Even then, discussions and consultations are going on within the Muslim community and outside, to remove this particular difference. Again, the principle of equal treatment of all has to be moderated by our aim of preserving harmony among our different races, of mutual respect for each other's beliefs. I do not believe that anyone seriously contends we should not continue to uphold this.

Having said that, there may be something to be learnt from HOTA and the discussions relating to its possible change. To those who support the removal of section 377A, it is an object demonstration that laws can and do change based on a reconciliation of different views. But such changes, particularly where they involve deeply-held deep-seated religious and moral beliefs, do take time and they cannot be forced. Indeed, I hope that all concerned in this particular lobby effort will be patient and understand that the views of others do count as well and try to give this issue more time and not let it be something that divides our society.

Overall, Mr Deputy Speaker, Sir, the changes to the Penal Code may keep it more relevant to this day and age and are to be welcomed.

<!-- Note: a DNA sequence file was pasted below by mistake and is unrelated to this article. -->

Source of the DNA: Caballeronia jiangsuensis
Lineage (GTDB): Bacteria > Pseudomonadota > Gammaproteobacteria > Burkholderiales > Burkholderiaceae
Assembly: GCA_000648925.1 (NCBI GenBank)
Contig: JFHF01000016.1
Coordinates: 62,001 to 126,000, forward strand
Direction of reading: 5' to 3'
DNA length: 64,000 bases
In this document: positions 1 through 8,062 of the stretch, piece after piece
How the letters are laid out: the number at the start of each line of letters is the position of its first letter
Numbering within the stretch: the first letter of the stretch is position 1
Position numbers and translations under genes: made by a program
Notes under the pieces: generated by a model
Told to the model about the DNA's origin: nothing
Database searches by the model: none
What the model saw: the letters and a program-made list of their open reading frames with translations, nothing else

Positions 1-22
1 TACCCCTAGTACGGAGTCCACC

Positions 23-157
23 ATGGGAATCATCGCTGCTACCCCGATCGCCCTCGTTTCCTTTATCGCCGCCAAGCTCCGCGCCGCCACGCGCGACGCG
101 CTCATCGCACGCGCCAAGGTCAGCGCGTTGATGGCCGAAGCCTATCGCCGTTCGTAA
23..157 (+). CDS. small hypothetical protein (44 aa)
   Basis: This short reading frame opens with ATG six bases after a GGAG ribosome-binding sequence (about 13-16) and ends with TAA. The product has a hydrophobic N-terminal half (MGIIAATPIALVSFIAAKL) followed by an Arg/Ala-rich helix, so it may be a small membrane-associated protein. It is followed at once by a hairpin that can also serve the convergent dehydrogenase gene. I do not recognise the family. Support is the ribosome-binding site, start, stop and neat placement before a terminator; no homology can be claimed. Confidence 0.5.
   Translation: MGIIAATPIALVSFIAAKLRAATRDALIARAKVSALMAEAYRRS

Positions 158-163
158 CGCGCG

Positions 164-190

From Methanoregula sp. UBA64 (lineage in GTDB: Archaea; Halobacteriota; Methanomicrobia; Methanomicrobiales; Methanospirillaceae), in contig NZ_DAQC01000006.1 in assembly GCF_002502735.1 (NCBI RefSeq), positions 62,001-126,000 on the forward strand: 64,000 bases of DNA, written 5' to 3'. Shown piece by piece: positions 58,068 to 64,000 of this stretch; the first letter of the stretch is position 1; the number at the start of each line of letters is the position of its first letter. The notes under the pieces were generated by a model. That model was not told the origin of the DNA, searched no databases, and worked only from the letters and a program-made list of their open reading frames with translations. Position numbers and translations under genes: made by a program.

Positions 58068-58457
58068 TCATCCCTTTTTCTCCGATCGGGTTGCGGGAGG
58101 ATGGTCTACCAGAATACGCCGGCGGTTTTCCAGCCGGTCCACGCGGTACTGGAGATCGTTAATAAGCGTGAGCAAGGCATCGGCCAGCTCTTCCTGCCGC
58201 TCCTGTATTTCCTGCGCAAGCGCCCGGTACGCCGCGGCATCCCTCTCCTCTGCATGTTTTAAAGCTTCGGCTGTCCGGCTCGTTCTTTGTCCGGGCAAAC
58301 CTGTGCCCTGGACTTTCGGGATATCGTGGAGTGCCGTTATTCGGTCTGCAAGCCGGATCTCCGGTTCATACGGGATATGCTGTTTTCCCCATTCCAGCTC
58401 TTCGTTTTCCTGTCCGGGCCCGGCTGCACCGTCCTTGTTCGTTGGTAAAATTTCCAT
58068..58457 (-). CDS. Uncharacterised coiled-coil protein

Mr Deputy Speaker, Sir, I support the Bill.

Hri Kumar NairEdit

(See video of speech:[16],[17])

Let me touch briefly on the issue of section 377A. As Professor Ho pointed out, this is one debate which will not see people switching sides easily. Both proponents and opponents of the law have deeply entrenched views on the subject, and that is unlikely to change for some time. I have personally asked many people, both young and old, what they think of this issue, and the almost common consensus is that they do not want this law to be repealed and that is consistent with the feedback the Government has received.

So I do not wish to engage in a moral debate, and certainly not a long one, and I have no rousing speech to deliver. What I wish to do is to approach it from a lawyer's point of view and how I see Parliament and Parliament's role in making laws.

Sir, as a lawyer, the power of Parliament to make law is of particular interest to me. When judges and lawyers interpret laws, they are, in certain instances, permitted to refer to Hansard to determine the intention behind any word, phrase or provision in a piece of legislation. Parliamentary debates, therefore, play an important role not just in the passing of laws but how they will be understood by those who later apply them. What we say here or do must be consistent with the law we promulgate and also make sense to those who will scrutinise our words perhaps years from now. In my submission, laws must meet the three Cs, ie, be clear, consistent and concrete, meaning that they must be substantive, effective and make sense. What I find difficult about this issue before us is that while the majority do not wish a repeal for good reason, intellectually, section 377A does, in some respects, fall short of what a good law is or should be.